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Give and Receive Feedback

Learning Objectives

After completing this unit, you’ll be able to:

  • Give positive and constructive feedback.
  • Respond effectively to defensiveness.
  • Receive feedback more easily.

Understanding The Importance of Feedback

It can be tough to give feedback. Remember that awkward moment sitting face-to-face with someone getting ready to talk about a missed deadline? Or a recent client meeting that tanked? It seems easier just to let it go and hope it doesn’t happen again. But without providing feedback, it probably will.

Giving feedback is important. Did you know that 65% of employees would like more feedback? And yet 58% of managers think they’re giving enough. Surprised? What’s worse...39% of employees don’t feel appreciated because they don’t get enough ongoing feedback.

Gallup’s research shows that employees don’t get enough feedback. While you might think you’re giving enough feedback, your employees might not think so. And that can cost you time, quality of work, and headaches dealing with poor performance.

So why do managers avoid giving feedback?

Why aren't managers giving feedback? A man with thought bubbles thinks “I want my employees to like me.” and “It can wait until the performance review.”

You can come up with a number of reasons to avoid giving constructive feedback. Or maybe you’re too rushed all the time to stop and recognize someone’s great performance. But it’s amazing how powerful feedback can be when you take the time to do it right.

Feedback can be powerful. 69% of employees said “I would work harder if I got more feedback!” In organizations where feedback is given regularly, engagement is 60% higher. And when feedback is an everyday thing, turnover is 30% lower.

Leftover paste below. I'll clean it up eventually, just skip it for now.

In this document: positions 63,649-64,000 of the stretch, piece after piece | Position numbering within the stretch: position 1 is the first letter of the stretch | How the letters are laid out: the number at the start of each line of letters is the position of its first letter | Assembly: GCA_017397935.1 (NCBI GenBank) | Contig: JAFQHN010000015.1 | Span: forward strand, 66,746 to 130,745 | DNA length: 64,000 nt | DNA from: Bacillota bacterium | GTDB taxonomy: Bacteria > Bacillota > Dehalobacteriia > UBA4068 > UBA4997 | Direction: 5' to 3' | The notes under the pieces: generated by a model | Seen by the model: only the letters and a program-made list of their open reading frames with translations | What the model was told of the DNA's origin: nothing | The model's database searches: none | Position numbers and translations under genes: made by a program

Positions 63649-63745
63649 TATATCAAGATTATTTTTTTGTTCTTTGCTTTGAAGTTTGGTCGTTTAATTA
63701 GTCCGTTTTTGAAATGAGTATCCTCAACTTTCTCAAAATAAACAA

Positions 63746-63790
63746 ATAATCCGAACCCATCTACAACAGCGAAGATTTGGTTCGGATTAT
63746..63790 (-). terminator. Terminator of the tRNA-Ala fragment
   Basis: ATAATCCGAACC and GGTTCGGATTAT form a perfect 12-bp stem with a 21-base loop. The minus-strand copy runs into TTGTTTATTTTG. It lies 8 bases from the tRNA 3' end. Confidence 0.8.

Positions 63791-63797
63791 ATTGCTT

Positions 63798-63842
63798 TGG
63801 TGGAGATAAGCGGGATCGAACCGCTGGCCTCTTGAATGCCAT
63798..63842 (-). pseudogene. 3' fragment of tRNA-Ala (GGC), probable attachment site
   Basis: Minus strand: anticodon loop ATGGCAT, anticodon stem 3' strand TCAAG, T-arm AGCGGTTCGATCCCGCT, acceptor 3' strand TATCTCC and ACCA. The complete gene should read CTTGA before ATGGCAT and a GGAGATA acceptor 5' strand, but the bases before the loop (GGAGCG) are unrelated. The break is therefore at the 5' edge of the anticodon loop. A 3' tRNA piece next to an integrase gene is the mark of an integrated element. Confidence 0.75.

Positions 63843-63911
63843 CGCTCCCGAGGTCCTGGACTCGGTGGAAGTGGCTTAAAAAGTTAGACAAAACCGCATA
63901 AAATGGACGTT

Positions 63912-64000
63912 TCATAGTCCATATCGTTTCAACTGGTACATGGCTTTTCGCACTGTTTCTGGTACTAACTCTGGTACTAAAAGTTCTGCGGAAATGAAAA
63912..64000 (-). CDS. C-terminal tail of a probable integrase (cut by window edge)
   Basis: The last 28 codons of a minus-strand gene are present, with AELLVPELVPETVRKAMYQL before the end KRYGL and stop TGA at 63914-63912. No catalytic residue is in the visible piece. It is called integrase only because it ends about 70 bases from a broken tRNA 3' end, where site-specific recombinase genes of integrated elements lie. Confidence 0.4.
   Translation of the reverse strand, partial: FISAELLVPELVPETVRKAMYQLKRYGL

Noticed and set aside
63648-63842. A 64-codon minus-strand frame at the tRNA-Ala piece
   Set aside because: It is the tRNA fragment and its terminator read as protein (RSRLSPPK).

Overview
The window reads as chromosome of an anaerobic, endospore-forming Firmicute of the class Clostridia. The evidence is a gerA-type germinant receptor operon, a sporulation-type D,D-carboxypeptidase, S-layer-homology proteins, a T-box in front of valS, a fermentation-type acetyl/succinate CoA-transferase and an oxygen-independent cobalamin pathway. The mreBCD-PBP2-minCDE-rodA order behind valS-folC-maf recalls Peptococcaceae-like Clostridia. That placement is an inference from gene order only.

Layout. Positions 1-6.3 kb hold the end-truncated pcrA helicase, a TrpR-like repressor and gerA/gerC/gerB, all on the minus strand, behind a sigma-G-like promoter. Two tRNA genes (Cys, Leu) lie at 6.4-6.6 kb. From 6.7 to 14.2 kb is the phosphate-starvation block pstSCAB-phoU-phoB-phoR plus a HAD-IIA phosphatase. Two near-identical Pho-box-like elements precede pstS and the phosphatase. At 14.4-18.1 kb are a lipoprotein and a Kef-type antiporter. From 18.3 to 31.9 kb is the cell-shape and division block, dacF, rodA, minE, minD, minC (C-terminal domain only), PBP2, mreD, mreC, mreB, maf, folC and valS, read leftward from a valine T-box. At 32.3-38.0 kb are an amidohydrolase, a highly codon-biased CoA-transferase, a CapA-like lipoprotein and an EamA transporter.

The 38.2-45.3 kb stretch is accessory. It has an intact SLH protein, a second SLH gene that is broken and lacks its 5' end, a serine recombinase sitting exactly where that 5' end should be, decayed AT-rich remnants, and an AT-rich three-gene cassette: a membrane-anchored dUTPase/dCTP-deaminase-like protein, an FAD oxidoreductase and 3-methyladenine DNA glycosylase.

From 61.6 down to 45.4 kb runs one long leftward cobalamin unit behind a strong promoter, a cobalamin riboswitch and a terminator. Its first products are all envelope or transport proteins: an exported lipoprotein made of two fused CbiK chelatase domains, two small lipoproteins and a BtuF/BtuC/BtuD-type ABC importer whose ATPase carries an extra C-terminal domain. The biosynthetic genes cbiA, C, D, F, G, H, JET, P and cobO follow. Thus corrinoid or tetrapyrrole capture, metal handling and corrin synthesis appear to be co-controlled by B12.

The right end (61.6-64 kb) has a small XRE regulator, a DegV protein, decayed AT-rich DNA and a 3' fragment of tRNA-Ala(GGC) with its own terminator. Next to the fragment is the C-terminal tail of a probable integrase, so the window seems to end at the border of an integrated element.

Interested in more data about the benefits of employee feedback? Take a look at these remarkable statistics on the importance of employee feedback.

Impressive!

Ever heard the expression, “Feedback is a gift”? Feedback shows your employees that you’re paying attention to their performance. It also says that you care about their success. When you go out on a limb to give feedback about something that benefits them, even if it’s hard to hear, it is truly a gift. What your employees can learn from feedback can take them far!

When you give feedback to your employees, you’re not only giving an immediate gift, you’re building long-term trust. The Chicago Innovation Awards recently focused on collaboration. Through case studies and interviews, they found that when there’s trust, there’s more innovation, collaboration, and creative thinking, and everyone is working toward the same goals. That’s quite a gift!

Convinced? It’s obvious that feedback is important to employees. It’s important to your business, too.

Great feedback leads to better business results. Listen to what Salesforce CFO Mark Hawkins has to say about the importance of feedback in driving Salesforce’s success.

Giving Feedback

Sometimes feedback is straightforward and fast. You share a word of thanks after a great presentation. You point out something you noticed in the meeting. You both smile, nod, and walk away. Mission accomplished.